Supreme Court and Campaign Finance
The Supreme Court’s ruling in Citizens United v. Federal Election Commission is being extolled or excoriated as the end of McCain/Feingold type campaign finance reform. There are many places to go for extended analysis and I won’t even pretend to understand the intricacies of the legal arguments. However, Matt Welch’s explanation is the most cogent I’ve seen:
Free speech really does mean free speech, and the laws that the “Citizens” ruling overturned directly and heinously restricted the stuff. Forget for the moment the broad characterization of the ruling — such as The New York Times claim that it “sweep[s] aside a century-old understanding” — and drill down to the individual case in question.
Citizens United, a conservative 501(c)(4) nonprofit that has funded a dozen political documentaries over the years, produced a critical documentary about Hillary Clinton in 2008 entitled “Hillary: The Movie.” By a decision of the federal government, which was enforcing the Bipartisan Campaign Reform Act (known more broadly as McCain-Feingold), this piece of political speech was banned from television.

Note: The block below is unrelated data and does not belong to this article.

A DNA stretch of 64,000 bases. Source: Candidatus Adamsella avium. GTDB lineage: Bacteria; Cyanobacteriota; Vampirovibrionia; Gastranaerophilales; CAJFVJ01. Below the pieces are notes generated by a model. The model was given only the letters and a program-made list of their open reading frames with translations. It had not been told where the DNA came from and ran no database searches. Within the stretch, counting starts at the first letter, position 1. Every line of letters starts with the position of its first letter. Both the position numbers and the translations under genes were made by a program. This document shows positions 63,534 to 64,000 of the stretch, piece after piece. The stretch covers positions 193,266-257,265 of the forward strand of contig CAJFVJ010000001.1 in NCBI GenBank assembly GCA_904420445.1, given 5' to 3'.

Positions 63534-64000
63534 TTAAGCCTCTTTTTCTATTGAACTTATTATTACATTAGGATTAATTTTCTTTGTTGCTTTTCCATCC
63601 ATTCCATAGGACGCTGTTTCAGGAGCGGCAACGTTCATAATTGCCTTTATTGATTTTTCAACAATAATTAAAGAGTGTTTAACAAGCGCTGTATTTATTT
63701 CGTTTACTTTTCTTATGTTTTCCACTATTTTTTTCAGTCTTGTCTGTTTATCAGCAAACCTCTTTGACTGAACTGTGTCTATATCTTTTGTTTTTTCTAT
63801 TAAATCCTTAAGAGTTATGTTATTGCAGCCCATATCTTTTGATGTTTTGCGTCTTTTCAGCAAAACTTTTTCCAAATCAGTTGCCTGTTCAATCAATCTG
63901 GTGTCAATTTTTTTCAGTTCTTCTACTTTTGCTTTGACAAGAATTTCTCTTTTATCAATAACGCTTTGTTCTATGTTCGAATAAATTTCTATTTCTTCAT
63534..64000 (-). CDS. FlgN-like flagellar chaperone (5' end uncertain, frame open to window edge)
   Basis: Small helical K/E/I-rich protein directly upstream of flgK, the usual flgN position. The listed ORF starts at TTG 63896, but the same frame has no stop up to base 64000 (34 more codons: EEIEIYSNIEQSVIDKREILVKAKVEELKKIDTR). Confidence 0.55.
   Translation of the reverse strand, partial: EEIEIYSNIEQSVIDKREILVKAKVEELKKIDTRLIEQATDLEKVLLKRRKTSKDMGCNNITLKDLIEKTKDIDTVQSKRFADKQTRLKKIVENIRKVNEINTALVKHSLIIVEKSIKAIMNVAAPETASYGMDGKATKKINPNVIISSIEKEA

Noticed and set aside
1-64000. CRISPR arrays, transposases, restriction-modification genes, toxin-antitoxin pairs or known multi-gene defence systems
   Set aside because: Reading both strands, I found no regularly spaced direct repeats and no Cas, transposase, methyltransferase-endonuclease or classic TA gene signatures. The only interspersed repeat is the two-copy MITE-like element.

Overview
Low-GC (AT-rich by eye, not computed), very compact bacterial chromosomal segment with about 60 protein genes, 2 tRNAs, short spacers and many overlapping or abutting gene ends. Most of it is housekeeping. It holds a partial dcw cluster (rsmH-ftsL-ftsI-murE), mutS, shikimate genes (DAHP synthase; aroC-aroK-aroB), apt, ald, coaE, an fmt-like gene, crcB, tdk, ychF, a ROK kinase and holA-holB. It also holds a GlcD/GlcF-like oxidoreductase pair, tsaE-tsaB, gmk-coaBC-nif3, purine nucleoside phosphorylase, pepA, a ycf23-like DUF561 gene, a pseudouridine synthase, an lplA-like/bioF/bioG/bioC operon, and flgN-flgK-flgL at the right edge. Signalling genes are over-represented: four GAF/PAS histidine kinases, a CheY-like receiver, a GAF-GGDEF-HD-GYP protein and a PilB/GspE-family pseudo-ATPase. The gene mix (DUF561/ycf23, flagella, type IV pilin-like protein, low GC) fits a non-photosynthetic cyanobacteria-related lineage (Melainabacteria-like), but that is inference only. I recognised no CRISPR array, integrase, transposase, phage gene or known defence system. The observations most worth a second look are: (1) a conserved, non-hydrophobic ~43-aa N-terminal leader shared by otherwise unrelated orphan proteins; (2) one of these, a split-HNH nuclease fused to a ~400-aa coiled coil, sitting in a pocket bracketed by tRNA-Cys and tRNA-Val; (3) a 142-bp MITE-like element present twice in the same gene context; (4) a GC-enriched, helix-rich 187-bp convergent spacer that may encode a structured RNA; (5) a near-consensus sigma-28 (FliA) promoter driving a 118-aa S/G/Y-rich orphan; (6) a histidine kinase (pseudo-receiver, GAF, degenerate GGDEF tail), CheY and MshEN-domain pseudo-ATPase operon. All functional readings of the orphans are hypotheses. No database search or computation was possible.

Let’s boil it down to the essential words: Political documentary, banned, government.
You don’t have to be a First Amendment purist to intuit that political speech was, if anything, the most urgent subcategory covered by the First Amendment’s “Congress shall pass no law” restrictions. And you don’t have to be a Hillary-hater to imagine the shoe on the other foot. What if MoveOn.org’s 501(c)(4), Campaign to Defend America, had been blocked by George W. Bush’s Federal Elections Commission from broadcasting “McCain: The Movie”? Wouldn’t that stink, too?